2. Find the right management company. There are hundreds to choose from. More than 750 U.S. management companies are on the National Business Aviation Association member rolls (data.nbaa.org/prodsvcs/directory/search.cfm), though some sell management software or other products rather than management services. Most management service providers are arms of charter operators, and the two operations work in tandem. Flight department staff, fellow aircraft owners, aircraft brokers and charter companies may be able to point you to excellent candidates for the job.
"A good management company will take time to sit down with the prospective client, will understand the client's needs and will come back with a proposal and say, 'Here's how I came to this number,'" said Michael Moore, director of aviation sales at Meridian Teterboro. "Be wary of anybody that's got a set management fee and people who can give you a price without talking to you."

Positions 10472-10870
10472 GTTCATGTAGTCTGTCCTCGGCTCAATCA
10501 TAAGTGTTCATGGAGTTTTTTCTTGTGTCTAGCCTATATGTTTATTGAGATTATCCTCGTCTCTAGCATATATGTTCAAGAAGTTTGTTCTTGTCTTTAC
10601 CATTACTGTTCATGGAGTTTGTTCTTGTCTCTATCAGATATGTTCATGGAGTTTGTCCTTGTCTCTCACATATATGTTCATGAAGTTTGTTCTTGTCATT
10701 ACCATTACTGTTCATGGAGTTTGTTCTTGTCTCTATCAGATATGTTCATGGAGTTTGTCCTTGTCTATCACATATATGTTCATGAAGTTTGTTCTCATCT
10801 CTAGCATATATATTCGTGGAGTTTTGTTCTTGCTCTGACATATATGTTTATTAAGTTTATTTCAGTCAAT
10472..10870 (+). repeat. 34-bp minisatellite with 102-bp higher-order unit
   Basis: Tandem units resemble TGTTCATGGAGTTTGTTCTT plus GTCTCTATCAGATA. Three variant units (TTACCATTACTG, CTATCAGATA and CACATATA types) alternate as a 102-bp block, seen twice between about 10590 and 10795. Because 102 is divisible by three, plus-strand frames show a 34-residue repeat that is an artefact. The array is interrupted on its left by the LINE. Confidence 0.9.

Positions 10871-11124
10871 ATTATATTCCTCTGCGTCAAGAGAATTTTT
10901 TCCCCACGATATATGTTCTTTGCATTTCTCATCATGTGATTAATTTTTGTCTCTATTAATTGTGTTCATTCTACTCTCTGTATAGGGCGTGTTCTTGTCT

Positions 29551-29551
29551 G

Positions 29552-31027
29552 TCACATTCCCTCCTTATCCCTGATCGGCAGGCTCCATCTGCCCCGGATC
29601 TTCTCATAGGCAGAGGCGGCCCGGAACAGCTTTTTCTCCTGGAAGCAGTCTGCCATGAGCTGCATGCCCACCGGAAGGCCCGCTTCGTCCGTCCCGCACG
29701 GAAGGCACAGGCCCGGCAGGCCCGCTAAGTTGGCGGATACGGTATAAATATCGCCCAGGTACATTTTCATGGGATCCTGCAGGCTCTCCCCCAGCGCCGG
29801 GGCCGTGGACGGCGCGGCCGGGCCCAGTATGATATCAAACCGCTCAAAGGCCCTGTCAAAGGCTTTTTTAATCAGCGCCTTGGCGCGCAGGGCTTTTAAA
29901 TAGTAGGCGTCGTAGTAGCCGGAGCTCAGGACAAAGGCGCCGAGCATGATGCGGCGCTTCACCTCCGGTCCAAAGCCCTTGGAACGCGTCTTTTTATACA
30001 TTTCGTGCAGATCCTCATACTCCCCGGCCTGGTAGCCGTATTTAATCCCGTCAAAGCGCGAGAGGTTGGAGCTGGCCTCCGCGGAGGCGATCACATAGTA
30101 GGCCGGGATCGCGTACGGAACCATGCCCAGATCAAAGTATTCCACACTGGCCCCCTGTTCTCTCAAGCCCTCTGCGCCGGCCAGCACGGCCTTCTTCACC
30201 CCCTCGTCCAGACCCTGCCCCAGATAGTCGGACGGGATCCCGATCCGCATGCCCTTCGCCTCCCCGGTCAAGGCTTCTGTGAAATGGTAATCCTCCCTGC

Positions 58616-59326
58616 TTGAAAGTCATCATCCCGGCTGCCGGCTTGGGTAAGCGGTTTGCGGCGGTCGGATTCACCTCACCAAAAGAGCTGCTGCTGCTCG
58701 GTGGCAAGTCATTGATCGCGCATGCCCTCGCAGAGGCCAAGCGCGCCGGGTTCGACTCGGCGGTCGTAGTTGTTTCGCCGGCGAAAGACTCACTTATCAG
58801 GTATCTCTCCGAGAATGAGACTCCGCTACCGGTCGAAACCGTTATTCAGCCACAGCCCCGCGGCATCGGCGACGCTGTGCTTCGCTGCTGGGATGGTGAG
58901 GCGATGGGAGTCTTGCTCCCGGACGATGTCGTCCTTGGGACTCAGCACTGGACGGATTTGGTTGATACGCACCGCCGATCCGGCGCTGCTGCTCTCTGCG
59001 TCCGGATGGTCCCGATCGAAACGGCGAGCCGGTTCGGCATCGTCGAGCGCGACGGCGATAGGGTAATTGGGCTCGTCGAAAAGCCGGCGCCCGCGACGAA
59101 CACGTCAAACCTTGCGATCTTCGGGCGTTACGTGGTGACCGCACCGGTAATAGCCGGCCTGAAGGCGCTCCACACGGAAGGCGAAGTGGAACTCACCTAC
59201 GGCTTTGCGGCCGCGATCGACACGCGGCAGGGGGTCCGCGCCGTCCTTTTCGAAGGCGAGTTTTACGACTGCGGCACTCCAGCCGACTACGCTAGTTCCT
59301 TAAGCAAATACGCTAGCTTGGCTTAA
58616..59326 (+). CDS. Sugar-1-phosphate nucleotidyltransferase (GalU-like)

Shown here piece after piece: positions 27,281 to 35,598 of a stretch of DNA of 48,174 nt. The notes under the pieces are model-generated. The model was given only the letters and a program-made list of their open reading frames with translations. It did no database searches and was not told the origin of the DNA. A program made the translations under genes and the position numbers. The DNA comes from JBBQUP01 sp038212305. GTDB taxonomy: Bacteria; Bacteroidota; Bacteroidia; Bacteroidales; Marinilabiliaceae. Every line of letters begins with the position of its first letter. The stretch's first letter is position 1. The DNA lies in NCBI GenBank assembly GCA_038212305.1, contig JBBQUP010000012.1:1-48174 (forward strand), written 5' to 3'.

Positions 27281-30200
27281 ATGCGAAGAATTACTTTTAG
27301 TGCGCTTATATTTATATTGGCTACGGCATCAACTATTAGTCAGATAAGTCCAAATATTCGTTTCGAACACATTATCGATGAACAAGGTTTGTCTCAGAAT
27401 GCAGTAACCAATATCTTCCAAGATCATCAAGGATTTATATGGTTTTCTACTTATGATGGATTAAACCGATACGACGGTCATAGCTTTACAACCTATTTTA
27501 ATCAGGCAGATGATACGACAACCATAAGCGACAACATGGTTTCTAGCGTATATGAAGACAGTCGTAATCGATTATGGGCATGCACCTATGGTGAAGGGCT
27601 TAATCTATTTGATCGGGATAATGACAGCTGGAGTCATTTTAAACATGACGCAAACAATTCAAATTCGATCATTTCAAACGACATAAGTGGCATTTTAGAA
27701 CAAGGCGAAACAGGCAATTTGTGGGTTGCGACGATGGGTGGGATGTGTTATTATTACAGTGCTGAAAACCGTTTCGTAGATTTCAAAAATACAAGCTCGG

Keep in mind that not every good management company will be right for you. Some may be unable to meet your needs, may not need your aircraft model in their charter fleets or may have operating standards and procedures you are not comfortable with.
You can operate your aircraft from its current base and have it managed remotely. A management company can hire necessary personnel, establish a liaison with your maintenance team and ensure that all needed services are seamlessly handled.
3. Perform due diligence. It's essential to vet any management company you're considering. Its financial vitality is critical, as this business requires hundreds of thousands of dollars of operating capital for everyday operations. Yet most management companies are privately held and don't release financial information, complicating due diligence. Call suppliers and ask whether the company pays its bills promptly. Contact clients and ask about their experiences.